The Solicitors Regulation Authority (SRA) issued a notice in March 2018 warning lawyers about the risks posed by NDAs. The notice prompted a steady rise in reported incidents of sexual harassment or misconduct within law firms. The SRA received 19 reports of cases in the six months from November 2017 to June 2018, compared with 12 cases for the whole of the previous 12-month period. The regulator is currently investigating more than 50 ongoing cases related to alleged improper use of NDAs. Eight of these involve sexual misconduct allegations.
‘The level of tolerance has definitely reduced,’ says Miller. ‘Now it’s about encouraging an environment where these acts can’t take place and an environment where people feel they can speak out.’
Thomas Buergenthal receives 2018 Stockholm Human Rights Award
International jurist and professor of law for more than half a century, Thomas Buergenthal has become the 10th recipient of the Stockholm Human Rights Award. He was presented with the Award in Stockholm, Sweden, on 20 November, at a gathering of around 1,000 guests.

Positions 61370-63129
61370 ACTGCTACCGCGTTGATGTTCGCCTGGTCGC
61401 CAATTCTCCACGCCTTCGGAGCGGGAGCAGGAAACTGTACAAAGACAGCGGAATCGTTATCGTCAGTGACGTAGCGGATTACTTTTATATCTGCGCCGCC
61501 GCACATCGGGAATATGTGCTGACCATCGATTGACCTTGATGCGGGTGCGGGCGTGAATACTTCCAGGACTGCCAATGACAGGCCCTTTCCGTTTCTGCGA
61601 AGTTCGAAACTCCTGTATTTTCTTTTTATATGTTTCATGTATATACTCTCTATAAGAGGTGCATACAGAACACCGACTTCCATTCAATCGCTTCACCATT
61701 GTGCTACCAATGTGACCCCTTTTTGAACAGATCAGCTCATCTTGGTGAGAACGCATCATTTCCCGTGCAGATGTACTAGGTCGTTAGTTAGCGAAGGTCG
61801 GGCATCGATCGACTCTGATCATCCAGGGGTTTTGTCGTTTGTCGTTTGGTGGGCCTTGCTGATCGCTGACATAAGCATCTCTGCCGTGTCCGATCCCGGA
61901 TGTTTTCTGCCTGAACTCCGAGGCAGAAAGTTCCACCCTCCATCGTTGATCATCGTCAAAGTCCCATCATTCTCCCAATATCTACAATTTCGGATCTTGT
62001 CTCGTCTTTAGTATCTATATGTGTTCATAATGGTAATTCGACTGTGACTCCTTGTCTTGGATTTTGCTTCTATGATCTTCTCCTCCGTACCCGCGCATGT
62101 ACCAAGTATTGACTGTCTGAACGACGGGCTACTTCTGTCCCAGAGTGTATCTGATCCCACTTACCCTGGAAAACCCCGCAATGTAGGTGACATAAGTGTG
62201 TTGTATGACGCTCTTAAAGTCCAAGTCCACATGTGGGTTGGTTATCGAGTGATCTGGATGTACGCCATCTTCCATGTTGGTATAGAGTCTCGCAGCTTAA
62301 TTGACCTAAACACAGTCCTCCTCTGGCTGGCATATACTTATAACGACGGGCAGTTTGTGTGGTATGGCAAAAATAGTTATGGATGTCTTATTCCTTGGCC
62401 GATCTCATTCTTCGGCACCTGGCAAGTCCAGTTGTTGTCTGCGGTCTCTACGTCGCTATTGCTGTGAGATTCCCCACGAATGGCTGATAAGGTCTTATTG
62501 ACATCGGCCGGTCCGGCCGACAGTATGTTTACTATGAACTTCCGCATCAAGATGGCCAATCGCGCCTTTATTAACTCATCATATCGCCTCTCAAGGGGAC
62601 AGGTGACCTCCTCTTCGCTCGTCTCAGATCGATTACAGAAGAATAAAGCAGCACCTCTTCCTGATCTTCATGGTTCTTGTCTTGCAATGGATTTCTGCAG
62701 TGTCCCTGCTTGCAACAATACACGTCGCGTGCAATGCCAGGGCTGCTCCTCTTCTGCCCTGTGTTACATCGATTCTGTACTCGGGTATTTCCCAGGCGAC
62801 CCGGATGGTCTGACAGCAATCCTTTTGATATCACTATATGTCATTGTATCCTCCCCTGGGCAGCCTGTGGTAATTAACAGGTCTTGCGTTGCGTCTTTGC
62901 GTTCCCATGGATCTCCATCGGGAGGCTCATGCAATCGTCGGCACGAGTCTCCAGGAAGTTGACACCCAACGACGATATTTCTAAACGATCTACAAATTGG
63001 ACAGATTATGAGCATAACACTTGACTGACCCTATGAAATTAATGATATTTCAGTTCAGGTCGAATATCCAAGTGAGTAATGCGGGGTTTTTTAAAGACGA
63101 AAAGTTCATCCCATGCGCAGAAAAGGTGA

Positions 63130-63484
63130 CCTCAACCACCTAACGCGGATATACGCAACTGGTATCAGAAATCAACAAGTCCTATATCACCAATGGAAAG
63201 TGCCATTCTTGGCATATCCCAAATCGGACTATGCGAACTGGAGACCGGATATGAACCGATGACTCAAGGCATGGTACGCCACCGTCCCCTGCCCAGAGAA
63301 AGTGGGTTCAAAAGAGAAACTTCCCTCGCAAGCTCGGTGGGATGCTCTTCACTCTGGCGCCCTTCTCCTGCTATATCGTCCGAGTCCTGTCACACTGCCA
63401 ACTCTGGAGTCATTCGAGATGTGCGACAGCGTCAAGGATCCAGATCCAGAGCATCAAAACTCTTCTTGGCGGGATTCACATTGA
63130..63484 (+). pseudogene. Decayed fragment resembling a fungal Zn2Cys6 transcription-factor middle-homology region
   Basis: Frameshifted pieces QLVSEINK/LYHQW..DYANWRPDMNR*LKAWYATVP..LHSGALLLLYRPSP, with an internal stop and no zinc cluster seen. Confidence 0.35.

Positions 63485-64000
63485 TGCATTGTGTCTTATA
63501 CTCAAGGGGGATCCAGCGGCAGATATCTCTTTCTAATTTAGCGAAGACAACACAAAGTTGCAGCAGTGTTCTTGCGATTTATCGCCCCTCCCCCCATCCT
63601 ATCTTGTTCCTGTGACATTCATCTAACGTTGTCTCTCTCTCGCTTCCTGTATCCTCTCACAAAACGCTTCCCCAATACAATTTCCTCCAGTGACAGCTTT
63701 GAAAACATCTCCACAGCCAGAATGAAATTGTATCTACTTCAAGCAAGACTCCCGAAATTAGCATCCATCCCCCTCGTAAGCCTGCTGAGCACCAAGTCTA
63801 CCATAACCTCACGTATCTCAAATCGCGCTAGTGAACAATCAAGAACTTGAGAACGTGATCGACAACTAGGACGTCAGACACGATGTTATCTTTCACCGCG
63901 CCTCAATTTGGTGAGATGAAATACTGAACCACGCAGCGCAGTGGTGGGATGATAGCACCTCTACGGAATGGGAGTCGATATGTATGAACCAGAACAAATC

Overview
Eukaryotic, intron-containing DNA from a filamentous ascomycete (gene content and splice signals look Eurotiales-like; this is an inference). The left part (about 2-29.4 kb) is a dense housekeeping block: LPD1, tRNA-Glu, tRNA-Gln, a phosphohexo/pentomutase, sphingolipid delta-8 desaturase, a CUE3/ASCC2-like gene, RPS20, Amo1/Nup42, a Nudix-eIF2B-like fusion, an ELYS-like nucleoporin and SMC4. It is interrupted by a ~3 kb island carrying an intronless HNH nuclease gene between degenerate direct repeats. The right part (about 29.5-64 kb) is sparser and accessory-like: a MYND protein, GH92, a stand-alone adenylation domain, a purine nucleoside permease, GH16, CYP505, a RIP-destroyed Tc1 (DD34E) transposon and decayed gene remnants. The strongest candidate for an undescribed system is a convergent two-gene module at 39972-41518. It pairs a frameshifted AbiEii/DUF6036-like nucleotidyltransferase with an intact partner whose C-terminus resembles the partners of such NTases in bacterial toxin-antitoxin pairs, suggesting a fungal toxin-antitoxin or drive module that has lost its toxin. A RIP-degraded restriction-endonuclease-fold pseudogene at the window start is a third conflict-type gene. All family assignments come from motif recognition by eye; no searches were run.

Bestowed annually by the IBA, the Swedish Bar Association and the International Legal Assistance Consortium, the Award honours outstanding work done to advance international justice and the rule of law, and to protect and promote human rights.
Judge Buergenthal’s long and distinguished career was shaped by his experiences as a survivor of Nazi concentration camps. He has served as a judge on multiple international courts and has held many academic positions, including his present role as Lobingier Professor Emeritus of Comparative Law and Jurisprudence at The George Washington University Law School.
In a wide-ranging interview following the presentation, Judge Buergenthal discussed issues including the Trump Presidency, immigration and the collapse of civic space in Europe. He also called for an ‘intelligent human rights education’ to tackle root causes of endemic human rights violations.
Watch the Award presentation and interview at tinyurl.com/stockholm-award-18
Baroness Helena Kennedy to join IBAHRI as new Director